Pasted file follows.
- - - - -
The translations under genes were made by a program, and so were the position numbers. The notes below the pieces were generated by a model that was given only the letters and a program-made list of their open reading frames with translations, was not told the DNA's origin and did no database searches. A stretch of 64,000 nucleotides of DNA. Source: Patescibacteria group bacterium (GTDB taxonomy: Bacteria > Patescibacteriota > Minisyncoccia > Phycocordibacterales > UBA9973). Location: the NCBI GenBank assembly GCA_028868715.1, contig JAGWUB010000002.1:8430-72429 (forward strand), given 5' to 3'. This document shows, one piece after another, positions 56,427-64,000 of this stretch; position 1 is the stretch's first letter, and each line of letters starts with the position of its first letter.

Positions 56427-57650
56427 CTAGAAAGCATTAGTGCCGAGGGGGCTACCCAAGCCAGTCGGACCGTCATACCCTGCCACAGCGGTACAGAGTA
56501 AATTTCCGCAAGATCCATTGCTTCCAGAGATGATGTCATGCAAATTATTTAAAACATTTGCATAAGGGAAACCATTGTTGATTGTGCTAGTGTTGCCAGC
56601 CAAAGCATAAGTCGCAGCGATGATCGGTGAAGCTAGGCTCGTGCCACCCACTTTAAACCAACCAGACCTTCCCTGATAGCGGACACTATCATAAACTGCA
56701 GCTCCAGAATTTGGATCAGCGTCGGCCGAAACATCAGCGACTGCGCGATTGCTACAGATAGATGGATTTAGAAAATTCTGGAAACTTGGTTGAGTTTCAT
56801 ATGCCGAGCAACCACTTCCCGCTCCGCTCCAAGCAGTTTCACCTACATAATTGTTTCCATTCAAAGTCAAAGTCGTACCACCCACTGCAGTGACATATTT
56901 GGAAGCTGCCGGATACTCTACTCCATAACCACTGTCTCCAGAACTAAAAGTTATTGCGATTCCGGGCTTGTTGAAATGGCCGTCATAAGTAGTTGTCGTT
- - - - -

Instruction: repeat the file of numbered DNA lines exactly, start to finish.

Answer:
The translations under genes were made by a program, and so were the position numbers. The notes below the pieces were generated by a model that was given only the letters and a program-made list of their open reading frames with translations, was not told the DNA's origin and did no database searches. A stretch of 64,000 nucleotides of DNA. Source: Patescibacteria group bacterium (GTDB taxonomy: Bacteria > Patescibacteriota > Minisyncoccia > Phycocordibacterales > UBA9973). Location: the NCBI GenBank assembly GCA_028868715.1, contig JAGWUB010000002.1:8430-72429 (forward strand), given 5' to 3'. This document shows, one piece after another, positions 56,427-64,000 of this stretch; position 1 is the stretch's first letter, and each line of letters starts with the position of its first letter.

Positions 56427-57650
56427 CTAGAAAGCATTAGTGCCGAGGGGGCTACCCAAGCCAGTCGGACCGTCATACCCTGCCACAGCGGTACAGAGTA
56501 AATTTCCGCAAGATCCATTGCTTCCAGAGATGATGTCATGCAAATTATTTAAAACATTTGCATAAGGGAAACCATTGTTGATTGTGCTAGTGTTGCCAGC
56601 CAAAGCATAAGTCGCAGCGATGATCGGTGAAGCTAGGCTCGTGCCACCCACTTTAAACCAACCAGACCTTCCCTGATAGCGGACACTATCATAAACTGCA
56701 GCTCCAGAATTTGGATCAGCGTCGGCCGAAACATCAGCGACTGCGCGATTGCTACAGATAGATGGATTTAGAAAATTCTGGAAACTTGGTTGAGTTTCAT
56801 ATGCCGAGCAACCACTTCCCGCTCCGCTCCAAGCAGTTTCACCTACATAATTGTTTCCATTCAAAGTCAAAGTCGTACCACCCACTGCAGTGACATATTT
56901 GGAAGCTGCCGGATACTCTACTCCATAACCACTGTCTCCAGAACTAAAAGTTATTGCGATTCCGGGCTTGTTGAAATGGCCGTCATAAGTAGTTGTCGTT